Sorry if this sounds very broad and generic, but I promise if you sit on this idea, and take just a single societal issue, once you start to dig a bit deeper you'll see opportunities jump out.
I want really easy, flexible instances that are super, super simple to activate. Something like click website -> click start GPU with tensorflow preinstalled -> upload & run my python.
Ideally per minute-billing and super, super simple to set-up and ssh into.
Hence why we're working on improving the blogging experience that hasn't changed and/or improved much in almost 2 decades.
Our "manifesto" explains it in full here: http://blogenhancement.com/?to=manifesto
Things that could expedite this:
Better affordable EDA tools (maybe even open source? startups that succeed and become self-sufficient would pay big bucks for customization and support). Especially for analog!
Some sort of business model which pays for masks, such as perhaps taking a percentage of the money in exchange for a MLM mask. This could be something that a mask work company does. Another related but orthogonal startup idea(albeit much harder than an app like snapchat)would be to develop a maskless lithography technique for cutting edge nodes, such as electron beam lithography.
-- Geo-spatial-- Tax analysis-- Real property automation (a dozen different workflows)-- Permit automation and analysis(multiple workflows)-- Licensing automation and analysis
"By wearing this standard ear-bud headphone, modified with a small piezoelectric sensor, the user can control their phone solely with their neural impulses.Point, click, drag, even type...all using only brainwaves.Think it...and it happens."
1) Post-quantum encryption.
3) Storing kynetic energy.
4) Echo/acoustic mapping (inspired in bats) system for blind people.
5) Quantum computer chips operating at room temperature.
2. Ketogenic diet cafeterias
3. Semantic programming + smart contracts + automated UI design
4. Social score (trust, reliability, predictability)
5. Mechanical Turk / AI powered object recognition
Figure out how to use CRISPR to insert or edit genes that we already know help to make some people practically bullet proof when it comes to cholesterol and common cardiovascular problems. Patent everything you can around using CRISPR to fight high cholesterol (the drug market for that is truly massively). Move fast, right now, while most of the pharma giants are asleep at the wheel (most of big pharma is a minimum of five years behind the curve, they always try to buy their way out of it after the fact).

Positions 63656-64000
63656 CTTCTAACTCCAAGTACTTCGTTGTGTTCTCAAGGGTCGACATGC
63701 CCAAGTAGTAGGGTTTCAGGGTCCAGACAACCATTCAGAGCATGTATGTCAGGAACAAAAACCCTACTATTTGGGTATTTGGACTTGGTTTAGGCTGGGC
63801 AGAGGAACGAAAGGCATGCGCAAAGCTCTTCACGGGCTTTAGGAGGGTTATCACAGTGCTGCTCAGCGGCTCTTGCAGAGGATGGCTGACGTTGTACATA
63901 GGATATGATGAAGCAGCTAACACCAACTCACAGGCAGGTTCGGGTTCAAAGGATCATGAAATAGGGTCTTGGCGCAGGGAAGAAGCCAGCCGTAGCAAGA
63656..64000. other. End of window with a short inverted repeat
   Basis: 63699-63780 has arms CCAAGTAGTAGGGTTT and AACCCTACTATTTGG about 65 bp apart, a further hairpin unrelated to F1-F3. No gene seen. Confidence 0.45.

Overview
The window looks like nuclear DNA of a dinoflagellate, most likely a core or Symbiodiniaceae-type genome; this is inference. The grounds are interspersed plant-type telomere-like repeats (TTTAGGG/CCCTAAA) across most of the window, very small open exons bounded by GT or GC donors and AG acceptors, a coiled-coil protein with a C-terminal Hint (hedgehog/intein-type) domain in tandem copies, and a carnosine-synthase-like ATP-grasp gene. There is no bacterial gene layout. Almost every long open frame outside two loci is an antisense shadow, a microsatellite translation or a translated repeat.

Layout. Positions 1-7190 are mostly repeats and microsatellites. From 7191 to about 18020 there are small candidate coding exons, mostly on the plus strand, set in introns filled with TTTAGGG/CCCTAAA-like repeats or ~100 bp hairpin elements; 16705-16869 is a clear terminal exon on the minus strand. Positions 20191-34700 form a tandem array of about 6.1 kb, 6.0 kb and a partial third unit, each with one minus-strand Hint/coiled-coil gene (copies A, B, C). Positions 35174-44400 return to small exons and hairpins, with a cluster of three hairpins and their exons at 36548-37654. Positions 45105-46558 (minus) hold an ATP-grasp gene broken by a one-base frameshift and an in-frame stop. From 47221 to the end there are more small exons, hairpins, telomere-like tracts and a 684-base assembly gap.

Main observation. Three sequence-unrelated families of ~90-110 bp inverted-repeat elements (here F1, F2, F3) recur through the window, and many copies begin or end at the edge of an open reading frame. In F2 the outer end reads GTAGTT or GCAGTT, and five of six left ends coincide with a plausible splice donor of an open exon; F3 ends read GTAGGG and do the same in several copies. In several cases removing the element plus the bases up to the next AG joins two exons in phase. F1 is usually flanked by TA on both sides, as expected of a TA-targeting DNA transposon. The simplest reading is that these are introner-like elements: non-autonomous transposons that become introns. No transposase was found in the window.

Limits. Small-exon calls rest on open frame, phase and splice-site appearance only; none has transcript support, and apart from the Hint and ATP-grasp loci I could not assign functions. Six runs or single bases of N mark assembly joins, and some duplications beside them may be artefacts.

Congratulations, you're now a billionaire.
We live in the dark ages of startup capital investment, and it's as hard to get investment as it was to get an education in the 1400s: you had to be rich, privileged, then go to a center of University learning. Geographically speaking, it is as bad today. Today, you have to go to silicon valley (as in, physically drag your body there) or one of a few other major startup centers (which give much poorer results), then somehow network your way into getting introductions. it is like being a scientist in the fifteenth century. enormous privilege and very difficult to achieve, with no clear path. Disrupting these geographic facts of capital investment and access to the startup and equity culture and markets is massive - when this starts to change, it will completely change the face of the planet in every way, for everyone.
If you want to make the most massive disruption you can make in your lifetime, disrupt the geography of startup ecosystems.
> market segment -Non English speaking
1. Calories in, calories out is the golden rule.
2. The vast majority of calories come from carbohydrates.
3. Carbohydrates activate addictive dopaminergic pathways (https://www.ncbi.nlm.nih.gov/pmc/articles/PMC2235907/pdf/nih...)
People overeat because food is easy to access, and it provides a short-term, immediate chemical reward. External rewards often need to be introduced to break this vicious cycle. Hobbies, relationships, career achievements, etc. can function as alternative rewards. Perhaps there is a way for technology to provide short-term rewards in lieu of eating?